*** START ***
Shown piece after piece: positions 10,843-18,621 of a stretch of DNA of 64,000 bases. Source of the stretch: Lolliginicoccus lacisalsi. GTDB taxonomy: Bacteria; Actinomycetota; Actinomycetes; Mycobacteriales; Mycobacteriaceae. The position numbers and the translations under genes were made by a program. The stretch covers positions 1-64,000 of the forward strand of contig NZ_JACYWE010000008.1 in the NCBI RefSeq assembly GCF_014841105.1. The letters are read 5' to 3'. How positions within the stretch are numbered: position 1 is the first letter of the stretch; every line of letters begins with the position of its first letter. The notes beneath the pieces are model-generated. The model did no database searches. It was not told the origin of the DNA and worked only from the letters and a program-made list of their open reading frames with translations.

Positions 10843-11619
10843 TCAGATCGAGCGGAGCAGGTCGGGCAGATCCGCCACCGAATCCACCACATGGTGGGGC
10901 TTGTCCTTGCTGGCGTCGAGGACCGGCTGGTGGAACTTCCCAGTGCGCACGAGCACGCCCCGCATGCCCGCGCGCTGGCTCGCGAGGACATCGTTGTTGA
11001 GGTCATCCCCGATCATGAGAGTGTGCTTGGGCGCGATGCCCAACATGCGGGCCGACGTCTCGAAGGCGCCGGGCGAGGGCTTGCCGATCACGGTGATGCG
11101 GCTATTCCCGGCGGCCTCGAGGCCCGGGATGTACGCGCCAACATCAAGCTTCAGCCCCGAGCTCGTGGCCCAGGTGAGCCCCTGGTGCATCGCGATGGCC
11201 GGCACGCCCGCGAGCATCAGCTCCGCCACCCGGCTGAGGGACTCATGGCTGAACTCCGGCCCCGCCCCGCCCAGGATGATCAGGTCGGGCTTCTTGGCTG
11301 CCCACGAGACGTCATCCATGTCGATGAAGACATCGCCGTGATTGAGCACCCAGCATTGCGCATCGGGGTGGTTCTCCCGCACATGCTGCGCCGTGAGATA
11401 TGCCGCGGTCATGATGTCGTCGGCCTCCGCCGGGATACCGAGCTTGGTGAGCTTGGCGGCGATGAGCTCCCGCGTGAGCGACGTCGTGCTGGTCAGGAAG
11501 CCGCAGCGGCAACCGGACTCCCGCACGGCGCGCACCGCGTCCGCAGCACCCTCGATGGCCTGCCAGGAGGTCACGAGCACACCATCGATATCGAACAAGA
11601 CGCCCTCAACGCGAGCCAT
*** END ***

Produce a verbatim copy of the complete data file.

Shown piece after piece: positions 10,843-18,621 of a stretch of DNA of 64,000 bases. Source of the stretch: Lolliginicoccus lacisalsi. GTDB taxonomy: Bacteria; Actinomycetota; Actinomycetes; Mycobacteriales; Mycobacteriaceae. The position numbers and the translations under genes were made by a program. The stretch covers positions 1-64,000 of the forward strand of contig NZ_JACYWE010000008.1 in the NCBI RefSeq assembly GCF_014841105.1. The letters are read 5' to 3'. How positions within the stretch are numbered: position 1 is the first letter of the stretch; every line of letters begins with the position of its first letter. The notes beneath the pieces are model-generated. The model did no database searches. It was not told the origin of the DNA and worked only from the letters and a program-made list of their open reading frames with translations.

Positions 10843-11619
10843 TCAGATCGAGCGGAGCAGGTCGGGCAGATCCGCCACCGAATCCACCACATGGTGGGGC
10901 TTGTCCTTGCTGGCGTCGAGGACCGGCTGGTGGAACTTCCCAGTGCGCACGAGCACGCCCCGCATGCCCGCGCGCTGGCTCGCGAGGACATCGTTGTTGA
11001 GGTCATCCCCGATCATGAGAGTGTGCTTGGGCGCGATGCCCAACATGCGGGCCGACGTCTCGAAGGCGCCGGGCGAGGGCTTGCCGATCACGGTGATGCG
11101 GCTATTCCCGGCGGCCTCGAGGCCCGGGATGTACGCGCCAACATCAAGCTTCAGCCCCGAGCTCGTGGCCCAGGTGAGCCCCTGGTGCATCGCGATGGCC
11201 GGCACGCCCGCGAGCATCAGCTCCGCCACCCGGCTGAGGGACTCATGGCTGAACTCCGGCCCCGCCCCGCCCAGGATGATCAGGTCGGGCTTCTTGGCTG
11301 CCCACGAGACGTCATCCATGTCGATGAAGACATCGCCGTGATTGAGCACCCAGCATTGCGCATCGGGGTGGTTCTCCCGCACATGCTGCGCCGTGAGATA
11401 TGCCGCGGTCATGATGTCGTCGGCCTCCGCCGGGATACCGAGCTTGGTGAGCTTGGCGGCGATGAGCTCCCGCGTGAGCGACGTCGTGCTGGTCAGGAAG
11501 CCGCAGCGGCAACCGGACTCCCGCACGGCGCGCACCGCGTCCGCAGCACCCTCGATGGCCTGCCAGGAGGTCACGAGCACACCATCGATATCGAACAAGA
11601 CGCCCTCAACGCGAGCCAT